Expensive for what it is - in the UK a new bike fully-specíed is approaching £12K without luggage. I would happily dispense with keyless ride, ABS Pro, DTC, gearshift assist pro, ESA and replace the TFT with a decent LCD/LED and cruise control and have a bike nearer £9K. Sadly itís very hard to spec such a bike due to nature of the items in each pack, so itíd be quite a bit more expensive and next to impossible to sell as everyone seems to want a TE model in the UK. This high price is not reflected for me in terms of quality components.
Poor suspension. The front forks crash over bumps and the ESA on the back, whilst better than the same bike with the manual shock (which I had in my 850GS, and it was awful), feels underdamped. On anything except smooth roads the ride is choppy and there excessive wheel chatter, again down to poor compression/rebound damping.

All in all, I like the bike, but I donít love it. Iíve recently tried both the KTM 790 Adv and the Triumph Tiger 900 and IMHO theyíre both better bikes. Not planning to sell anytime soon, partly due to the poor residual value, but may be looking at non-BMW in future.

Online Oldplodder

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Re: 750GS Review after 2,000 Miles
« Reply #11 on: September 13, 2020, 12:58:49 PM »
A fair assessment, which I would agree with happily in respect of the F850GS.
 I cannot compare with the F700/800 series.

A good bike but not worth the expense of buying another new one.

Dave T
I wish I was as good as my dog thinks I am

Offline Grizzlie

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Re: 750GS Review after 2,000 Miles
« Reply #12 on: September 14, 2020, 01:18:29 PM »
I have to agree with a majority of the points.

-Neutral is hard to find. Going from 2nd to N is easier than from 1st to N. My 1999 Vulcan Drifter had perfect (literally) neutral finder. Why can't that be replicated here?
-Buffeting is bad, and especially with a peaked helmet. But since I like going off-road a bit more, it's less of a concern.
-Compared to the 790ADV-R, everything is top heavy, especially the 850GS. A buddy's R1200GS, although way heaver, feels more manageable at first glance/ride. However, this may probably only be a 'first impression' thing. But on the other hand, a lot of riding is also mentality and psychology.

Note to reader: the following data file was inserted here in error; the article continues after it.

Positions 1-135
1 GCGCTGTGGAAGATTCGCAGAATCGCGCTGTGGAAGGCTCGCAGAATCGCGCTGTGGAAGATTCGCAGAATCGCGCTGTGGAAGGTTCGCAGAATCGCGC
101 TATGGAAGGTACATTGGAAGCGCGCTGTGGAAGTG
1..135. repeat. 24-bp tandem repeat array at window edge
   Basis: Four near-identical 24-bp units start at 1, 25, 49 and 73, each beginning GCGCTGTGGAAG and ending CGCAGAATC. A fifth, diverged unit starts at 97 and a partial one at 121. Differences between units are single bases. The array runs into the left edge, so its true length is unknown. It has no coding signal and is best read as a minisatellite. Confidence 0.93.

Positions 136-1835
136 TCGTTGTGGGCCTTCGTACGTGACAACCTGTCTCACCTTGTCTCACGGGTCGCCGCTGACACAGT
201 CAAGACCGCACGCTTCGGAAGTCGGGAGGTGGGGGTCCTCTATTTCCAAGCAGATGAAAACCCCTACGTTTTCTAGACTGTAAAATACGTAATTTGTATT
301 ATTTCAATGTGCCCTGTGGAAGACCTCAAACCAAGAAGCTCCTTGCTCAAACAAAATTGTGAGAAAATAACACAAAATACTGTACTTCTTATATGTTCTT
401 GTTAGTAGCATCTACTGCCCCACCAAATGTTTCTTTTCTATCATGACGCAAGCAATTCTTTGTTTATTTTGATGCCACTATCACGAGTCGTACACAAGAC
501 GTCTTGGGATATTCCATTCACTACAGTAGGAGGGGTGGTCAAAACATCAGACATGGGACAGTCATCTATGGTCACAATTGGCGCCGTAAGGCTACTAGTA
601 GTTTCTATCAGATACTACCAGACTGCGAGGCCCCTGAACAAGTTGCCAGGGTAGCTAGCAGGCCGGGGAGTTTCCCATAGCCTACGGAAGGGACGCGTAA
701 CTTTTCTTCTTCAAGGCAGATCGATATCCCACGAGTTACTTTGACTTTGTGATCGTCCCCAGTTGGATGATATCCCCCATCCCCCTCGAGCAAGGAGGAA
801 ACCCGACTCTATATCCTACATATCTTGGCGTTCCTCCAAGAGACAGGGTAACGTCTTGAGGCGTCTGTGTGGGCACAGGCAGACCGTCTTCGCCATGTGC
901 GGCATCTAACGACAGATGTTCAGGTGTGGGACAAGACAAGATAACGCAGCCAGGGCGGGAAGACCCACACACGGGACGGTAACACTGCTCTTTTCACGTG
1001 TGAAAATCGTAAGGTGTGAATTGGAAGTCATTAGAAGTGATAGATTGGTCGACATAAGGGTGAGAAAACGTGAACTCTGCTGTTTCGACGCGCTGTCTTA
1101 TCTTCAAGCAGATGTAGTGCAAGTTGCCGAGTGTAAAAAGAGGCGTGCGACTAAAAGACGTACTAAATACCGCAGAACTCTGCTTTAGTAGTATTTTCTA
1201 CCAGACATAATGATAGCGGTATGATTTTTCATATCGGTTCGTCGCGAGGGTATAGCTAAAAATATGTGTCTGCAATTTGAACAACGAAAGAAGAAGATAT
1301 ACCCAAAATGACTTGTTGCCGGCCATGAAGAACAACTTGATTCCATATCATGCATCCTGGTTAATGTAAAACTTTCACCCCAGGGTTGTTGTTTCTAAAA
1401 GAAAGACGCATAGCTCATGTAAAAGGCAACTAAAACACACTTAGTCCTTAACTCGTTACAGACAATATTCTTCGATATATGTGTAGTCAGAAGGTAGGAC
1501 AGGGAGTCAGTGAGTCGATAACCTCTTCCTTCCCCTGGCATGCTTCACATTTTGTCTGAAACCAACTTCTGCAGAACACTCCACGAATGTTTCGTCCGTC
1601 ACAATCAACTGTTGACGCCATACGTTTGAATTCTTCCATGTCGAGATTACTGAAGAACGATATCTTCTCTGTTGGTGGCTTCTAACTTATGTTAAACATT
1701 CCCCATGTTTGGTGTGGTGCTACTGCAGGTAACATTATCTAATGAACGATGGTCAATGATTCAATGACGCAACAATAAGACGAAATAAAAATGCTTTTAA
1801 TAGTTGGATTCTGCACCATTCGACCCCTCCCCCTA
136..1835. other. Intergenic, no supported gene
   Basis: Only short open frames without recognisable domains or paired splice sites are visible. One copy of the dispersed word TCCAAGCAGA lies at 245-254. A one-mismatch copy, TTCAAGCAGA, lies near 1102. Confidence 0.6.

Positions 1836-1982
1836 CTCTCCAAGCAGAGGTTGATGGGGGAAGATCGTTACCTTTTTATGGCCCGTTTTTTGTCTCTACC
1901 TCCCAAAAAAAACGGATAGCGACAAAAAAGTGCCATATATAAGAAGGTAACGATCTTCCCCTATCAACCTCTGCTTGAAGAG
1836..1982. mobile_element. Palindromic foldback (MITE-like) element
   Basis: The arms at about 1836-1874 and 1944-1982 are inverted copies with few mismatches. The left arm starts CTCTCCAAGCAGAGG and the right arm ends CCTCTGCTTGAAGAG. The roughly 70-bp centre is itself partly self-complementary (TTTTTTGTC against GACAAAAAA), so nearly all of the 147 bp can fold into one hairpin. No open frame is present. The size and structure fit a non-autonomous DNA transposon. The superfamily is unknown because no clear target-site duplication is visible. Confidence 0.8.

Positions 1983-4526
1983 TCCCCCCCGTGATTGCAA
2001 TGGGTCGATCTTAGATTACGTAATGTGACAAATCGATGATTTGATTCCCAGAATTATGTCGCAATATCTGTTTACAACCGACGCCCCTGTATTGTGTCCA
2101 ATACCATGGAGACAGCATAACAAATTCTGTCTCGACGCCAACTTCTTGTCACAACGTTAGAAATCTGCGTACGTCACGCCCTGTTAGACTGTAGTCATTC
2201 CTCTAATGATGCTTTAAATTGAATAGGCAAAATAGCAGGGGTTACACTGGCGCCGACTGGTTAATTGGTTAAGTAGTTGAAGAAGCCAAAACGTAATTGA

-The pegs seem to be in a such a position under the tank, that I have to straddle the tank during standing if I want to have a slight bend at the knees. The R1200GS's pegs are right under the thinnest part of the bike('s seat) and allows for a more natural standing-at-ready position.
-The engine does rattle. This is my first non-cruiser motorcycle. I recall the 790ADV-R also rattled on test drives. Buddy's R1200 also has a rattle. But the 850 seems ever so slightly different. I'm still getting use to it.
As for the fear of falling...learn to love and cherish the experience. You want it. You need it. You can't wait for the next hit.

Offline Gazza750

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Re: 750GS Review after 2,000 Miles
« Reply #13 on: September 14, 2020, 03:00:11 PM »
Some good reviews here, with a common theme developing. I've owned the 750GS and now own the 850GSA. Both bikes rattle, especially with the clutch lever disengaged - but BMW assures me that it's just a characteristic of the bike so I don't worry about it. I never found the 750 to be overly top-heavy, but the 850GSA certainly is. The trade-off is a 300 mile fuel range (due to the larger tank) and improved ergonomics for touring (due to the adjustable screen, wider fairings and comfort seat). The only time I struggle with the top-heavy weight is when I'm stationary on a camber, so better advanced planning is required.